Academic journal article Educational Technology & Society

Comparing Design Constraints to Support Learning in Technology-Guided Inquiry Projects

Academic journal article Educational Technology & Society

Comparing Design Constraints to Support Learning in Technology-Guided Inquiry Projects

Article excerpt

Introduction

In this study we investigate a blended, physical-virtual approach to inquiry learning projects that takes advantage of the motivational affordances of hands-on projects, as well as the guidance and scaffolding affordances of online learning. In particular, new educational standards (e.g., NGSS Lead States, 2013) recognize that hands-on projects can support mastery over disciplinary practices and understanding of core disciplinary ideas in an engaging context. The process of building a working model or artifact requires the learner to generate, integrate, and apply scientific ideas to solve real-world problems. Yet, despite this potential, open-ended design projects often draw students' attention to superficial structural or aesthetic issues, rather than underlying behaviors and functions (Hmelo, Holton, & Kolodner, 2000). On the other hand, online learning tools can structure content to make underlying mechanisms concrete (Edelson, Gordin, & Pea, 1999; Reiser, 2004). Furthermore, with adaptive mechanisms, online learning tools can provide guidance tailored to students' individual strengths and challenges (Linn et al., 2014). Bringing together physical and virtual modalities of inquiry, therefore, represents an opportunity to deliver on the enormous, but mostly untapped potential of hands-on projects in science classrooms.

Determining how to best coordinate between hands-on design and virtual tools is an open research question. We explore how a blended inquiry project may be designed so that virtual and physical components build upon each other and help students explore the underlying scientific mechanisms. In this paper, we combine a virtual and physical model in an inquiry activity to explore trade-offs between features of the design. Specifically, students build a self-propelled vehicle and use it to explore issues of energy conservation and transformation. In the target condition, students refine their design so that the vehicle reaches, but does not go beyond, a target. In the distance condition, students refine their design so that their vehicle goes as far as possible. The distance condition is consistent with students' typical goals for a vehicle. We discuss how both approaches take advantage of the virtual model and physical design to support learning. We hypothesize that the target condition will be better at helping students deliberately distinguish among their ideas.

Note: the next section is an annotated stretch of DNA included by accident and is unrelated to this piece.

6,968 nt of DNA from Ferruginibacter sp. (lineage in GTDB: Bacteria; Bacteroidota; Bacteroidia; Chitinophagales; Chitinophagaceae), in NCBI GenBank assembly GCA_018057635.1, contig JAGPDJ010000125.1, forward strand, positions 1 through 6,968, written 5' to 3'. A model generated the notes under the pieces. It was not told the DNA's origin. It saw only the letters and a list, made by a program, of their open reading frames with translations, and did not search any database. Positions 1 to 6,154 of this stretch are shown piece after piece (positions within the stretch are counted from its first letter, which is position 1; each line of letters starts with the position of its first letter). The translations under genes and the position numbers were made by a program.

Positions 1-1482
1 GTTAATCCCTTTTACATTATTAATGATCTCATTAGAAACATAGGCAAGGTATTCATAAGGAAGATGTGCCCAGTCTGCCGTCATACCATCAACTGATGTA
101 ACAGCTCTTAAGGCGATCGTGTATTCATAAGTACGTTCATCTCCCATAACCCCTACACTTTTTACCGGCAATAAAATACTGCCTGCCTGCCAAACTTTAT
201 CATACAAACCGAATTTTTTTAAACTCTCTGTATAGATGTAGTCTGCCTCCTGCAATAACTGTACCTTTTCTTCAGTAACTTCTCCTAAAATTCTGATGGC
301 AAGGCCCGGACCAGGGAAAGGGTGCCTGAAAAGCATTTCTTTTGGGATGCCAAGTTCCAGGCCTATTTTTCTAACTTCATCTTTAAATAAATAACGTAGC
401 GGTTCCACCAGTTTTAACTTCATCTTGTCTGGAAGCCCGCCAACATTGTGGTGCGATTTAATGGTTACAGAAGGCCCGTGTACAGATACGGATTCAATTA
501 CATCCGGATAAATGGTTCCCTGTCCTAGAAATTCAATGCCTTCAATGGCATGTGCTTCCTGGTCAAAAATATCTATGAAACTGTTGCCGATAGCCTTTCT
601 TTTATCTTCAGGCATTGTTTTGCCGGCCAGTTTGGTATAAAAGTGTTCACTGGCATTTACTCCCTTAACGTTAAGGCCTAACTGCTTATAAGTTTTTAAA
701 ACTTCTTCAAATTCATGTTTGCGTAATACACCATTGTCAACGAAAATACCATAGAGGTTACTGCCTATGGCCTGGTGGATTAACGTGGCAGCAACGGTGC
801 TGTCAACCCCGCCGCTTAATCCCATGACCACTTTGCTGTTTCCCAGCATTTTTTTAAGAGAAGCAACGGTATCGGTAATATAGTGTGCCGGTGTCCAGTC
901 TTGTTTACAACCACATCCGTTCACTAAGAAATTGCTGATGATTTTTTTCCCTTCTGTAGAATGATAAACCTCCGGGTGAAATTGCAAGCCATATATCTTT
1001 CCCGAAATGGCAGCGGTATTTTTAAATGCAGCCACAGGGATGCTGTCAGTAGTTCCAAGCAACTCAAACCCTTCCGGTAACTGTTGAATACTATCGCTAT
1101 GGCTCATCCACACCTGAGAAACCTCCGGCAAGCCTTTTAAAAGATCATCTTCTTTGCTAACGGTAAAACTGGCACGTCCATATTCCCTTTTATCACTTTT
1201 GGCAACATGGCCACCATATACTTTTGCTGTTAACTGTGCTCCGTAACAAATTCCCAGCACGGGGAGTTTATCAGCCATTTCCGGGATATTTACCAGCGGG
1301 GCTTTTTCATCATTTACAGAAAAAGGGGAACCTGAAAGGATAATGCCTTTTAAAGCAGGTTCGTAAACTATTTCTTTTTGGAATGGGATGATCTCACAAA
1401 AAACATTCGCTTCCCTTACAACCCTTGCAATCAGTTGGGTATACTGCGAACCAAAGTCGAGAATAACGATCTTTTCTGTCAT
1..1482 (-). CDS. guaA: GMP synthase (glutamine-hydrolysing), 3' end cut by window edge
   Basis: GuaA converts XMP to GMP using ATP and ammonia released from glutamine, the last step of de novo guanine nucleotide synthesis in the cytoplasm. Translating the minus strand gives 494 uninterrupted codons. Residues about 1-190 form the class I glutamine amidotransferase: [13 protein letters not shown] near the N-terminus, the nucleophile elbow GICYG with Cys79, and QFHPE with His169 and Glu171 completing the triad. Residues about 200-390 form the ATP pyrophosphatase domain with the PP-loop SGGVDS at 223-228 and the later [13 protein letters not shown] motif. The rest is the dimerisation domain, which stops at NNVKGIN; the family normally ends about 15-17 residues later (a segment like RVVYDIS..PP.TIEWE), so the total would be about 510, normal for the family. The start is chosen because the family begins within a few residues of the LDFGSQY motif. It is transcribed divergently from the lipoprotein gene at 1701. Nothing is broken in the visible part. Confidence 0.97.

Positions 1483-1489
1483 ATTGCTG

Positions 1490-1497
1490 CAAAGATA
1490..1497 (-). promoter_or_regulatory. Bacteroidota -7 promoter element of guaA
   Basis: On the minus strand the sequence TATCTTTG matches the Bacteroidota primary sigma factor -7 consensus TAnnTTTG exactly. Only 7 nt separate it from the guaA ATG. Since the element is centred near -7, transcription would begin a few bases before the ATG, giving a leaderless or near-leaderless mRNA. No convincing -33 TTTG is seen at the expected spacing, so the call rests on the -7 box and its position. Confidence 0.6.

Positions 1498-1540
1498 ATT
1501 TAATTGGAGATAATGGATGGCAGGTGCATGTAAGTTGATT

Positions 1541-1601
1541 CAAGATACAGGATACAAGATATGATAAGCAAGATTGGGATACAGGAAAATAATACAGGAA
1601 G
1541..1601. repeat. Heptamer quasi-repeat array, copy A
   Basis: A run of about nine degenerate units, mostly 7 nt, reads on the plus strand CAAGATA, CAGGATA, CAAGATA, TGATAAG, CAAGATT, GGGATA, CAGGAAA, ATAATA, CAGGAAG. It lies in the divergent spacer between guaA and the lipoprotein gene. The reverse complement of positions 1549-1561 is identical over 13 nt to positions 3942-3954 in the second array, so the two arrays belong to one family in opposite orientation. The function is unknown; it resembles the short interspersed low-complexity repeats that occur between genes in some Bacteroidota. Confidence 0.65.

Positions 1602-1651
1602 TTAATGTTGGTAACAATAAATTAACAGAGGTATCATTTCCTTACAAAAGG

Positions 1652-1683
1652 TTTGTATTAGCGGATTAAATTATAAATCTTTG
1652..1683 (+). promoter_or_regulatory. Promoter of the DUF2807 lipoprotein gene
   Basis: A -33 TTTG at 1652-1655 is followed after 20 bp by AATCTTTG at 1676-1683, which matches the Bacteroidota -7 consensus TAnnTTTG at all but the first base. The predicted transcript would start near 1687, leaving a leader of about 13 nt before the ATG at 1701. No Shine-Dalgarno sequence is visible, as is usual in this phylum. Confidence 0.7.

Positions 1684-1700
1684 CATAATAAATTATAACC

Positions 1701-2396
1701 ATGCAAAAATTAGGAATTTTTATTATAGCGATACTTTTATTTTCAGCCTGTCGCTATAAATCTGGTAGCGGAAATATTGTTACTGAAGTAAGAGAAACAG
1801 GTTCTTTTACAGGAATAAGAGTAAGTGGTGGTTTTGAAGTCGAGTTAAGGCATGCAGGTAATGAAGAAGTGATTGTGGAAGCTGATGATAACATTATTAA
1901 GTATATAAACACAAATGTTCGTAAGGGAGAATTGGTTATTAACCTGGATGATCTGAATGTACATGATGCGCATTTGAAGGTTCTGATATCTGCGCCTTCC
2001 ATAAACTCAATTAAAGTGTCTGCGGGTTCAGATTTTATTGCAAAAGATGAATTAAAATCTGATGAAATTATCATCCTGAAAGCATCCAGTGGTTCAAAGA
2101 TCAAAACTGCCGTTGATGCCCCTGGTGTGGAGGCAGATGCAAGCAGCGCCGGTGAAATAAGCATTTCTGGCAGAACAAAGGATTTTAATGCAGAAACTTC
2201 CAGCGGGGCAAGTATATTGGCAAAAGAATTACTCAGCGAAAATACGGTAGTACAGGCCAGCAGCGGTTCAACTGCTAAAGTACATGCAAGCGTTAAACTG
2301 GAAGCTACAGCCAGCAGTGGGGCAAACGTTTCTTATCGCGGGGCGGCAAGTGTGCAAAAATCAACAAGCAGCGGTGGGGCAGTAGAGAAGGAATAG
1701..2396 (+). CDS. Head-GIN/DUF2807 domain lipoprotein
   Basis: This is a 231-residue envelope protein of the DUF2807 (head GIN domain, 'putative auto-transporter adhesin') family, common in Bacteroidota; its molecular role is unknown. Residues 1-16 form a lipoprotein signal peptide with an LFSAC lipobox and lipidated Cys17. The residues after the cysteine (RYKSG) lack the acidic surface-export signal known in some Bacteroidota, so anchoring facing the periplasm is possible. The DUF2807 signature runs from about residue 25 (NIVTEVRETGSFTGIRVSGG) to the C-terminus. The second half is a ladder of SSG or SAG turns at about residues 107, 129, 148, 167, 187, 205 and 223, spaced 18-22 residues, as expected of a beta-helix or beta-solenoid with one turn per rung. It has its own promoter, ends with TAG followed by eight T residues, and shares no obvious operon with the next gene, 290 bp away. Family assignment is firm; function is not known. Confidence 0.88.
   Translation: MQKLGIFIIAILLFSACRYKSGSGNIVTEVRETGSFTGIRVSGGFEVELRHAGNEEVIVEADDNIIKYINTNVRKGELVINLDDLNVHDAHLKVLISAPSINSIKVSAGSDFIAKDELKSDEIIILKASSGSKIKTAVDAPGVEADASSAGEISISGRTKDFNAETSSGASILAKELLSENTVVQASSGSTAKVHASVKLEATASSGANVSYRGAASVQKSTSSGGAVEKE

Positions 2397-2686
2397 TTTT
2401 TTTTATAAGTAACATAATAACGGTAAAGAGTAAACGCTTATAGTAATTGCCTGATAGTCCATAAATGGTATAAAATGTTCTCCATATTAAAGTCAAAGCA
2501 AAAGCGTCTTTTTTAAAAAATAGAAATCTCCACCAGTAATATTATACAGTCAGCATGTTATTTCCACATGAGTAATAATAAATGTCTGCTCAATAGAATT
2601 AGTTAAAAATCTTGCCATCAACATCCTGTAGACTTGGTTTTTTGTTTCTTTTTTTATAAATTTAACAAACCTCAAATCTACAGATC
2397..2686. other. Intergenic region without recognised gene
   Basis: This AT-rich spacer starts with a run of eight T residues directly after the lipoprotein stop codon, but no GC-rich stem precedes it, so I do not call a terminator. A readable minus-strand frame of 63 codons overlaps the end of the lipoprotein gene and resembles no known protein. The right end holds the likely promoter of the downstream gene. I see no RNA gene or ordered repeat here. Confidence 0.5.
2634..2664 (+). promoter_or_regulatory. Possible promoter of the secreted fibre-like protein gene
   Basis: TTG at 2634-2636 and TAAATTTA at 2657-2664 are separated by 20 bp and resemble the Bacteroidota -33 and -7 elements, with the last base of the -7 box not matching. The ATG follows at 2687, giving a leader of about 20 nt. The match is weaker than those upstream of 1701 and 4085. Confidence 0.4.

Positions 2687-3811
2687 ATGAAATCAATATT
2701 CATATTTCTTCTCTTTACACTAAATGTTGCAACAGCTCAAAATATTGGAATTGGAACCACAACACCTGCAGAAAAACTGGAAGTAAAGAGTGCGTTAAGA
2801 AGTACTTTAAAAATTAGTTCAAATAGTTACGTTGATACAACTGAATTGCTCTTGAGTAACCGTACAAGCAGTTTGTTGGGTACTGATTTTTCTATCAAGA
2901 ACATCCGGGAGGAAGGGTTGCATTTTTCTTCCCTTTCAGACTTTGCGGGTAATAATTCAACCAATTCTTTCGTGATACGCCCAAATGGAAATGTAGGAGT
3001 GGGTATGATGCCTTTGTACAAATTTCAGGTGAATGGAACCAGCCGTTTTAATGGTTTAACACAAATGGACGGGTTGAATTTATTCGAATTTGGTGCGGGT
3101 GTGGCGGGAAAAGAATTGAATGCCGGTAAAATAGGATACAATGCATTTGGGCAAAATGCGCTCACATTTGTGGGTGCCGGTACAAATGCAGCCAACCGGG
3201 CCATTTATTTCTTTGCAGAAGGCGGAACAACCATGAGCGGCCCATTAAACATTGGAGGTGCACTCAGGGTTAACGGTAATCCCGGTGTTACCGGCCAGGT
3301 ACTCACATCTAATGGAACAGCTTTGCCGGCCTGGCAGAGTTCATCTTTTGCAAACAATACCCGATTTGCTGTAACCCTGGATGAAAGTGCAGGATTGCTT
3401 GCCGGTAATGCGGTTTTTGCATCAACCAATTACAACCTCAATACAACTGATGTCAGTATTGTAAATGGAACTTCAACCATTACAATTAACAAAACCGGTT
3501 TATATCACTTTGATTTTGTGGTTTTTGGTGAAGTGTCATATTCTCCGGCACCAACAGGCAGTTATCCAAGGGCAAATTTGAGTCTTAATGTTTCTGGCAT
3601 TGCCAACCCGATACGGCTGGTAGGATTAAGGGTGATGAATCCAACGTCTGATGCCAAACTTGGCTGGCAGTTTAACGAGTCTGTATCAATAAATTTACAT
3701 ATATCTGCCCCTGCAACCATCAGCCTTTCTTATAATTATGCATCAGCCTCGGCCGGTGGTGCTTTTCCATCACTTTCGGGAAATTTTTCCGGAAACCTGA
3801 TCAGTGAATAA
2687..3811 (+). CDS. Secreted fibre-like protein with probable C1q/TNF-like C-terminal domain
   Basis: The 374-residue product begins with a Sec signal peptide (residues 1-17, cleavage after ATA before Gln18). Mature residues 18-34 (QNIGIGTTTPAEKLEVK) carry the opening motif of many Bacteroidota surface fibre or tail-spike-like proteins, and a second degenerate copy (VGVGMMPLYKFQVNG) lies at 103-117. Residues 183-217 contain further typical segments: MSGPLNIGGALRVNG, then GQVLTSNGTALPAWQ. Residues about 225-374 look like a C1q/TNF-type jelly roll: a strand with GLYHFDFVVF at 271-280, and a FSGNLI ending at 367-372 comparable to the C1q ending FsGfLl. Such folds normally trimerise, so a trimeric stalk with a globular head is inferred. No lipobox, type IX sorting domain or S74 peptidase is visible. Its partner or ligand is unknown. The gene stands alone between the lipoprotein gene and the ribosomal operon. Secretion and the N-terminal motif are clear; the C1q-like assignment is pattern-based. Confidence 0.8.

Challenges with projects

Most students enjoy projects, but often fail to learn and apply core science principles to improve their designs (Crismond, 2011; Hmelo et al., 2000; Horn, 1922; Kanter, 2009; Karacalli & Korur, 2014; Larmer & Mergendoller, 2010). Rather, in many cases, projects are implemented as arts and crafts activities devoid of science content (Larmer & Mergendoller, 2010). Many teachers avoid implementing hands-on projects, in favor of typical, lecture-based instruction.

Thus, engineering projects where students explore a distance goal may lead to different patterns of exploration than a project where students are encouraged to explore each variable in service of reaching a goal. For example, in the topic explored here, students are prompted to build a self-propelled vehicle using either a balloon or a wind-up device. A typical criterion for the success of their construction is the distance that the vehicle travels before stopping. We compare a typical distance condition to a target condition where students aim to get the self-propelled vehicle to stop at a target.

Supporting knowledge integration with web-based tools

While it is difficult for a single teacher to guide all students during project- based inquiry (Ozel, 2013; Tal, Krajcik, & Blumenfeld, 2006), web-based tools can make projects more successful by augmenting teacher guidance. Research on adaptive guidance with digital inquiry tools (e.g., Gobert, Sao Pedro, Raziuddin, & Baker, 2013; Leelawong & Biswas, 2008; Linn et al. …

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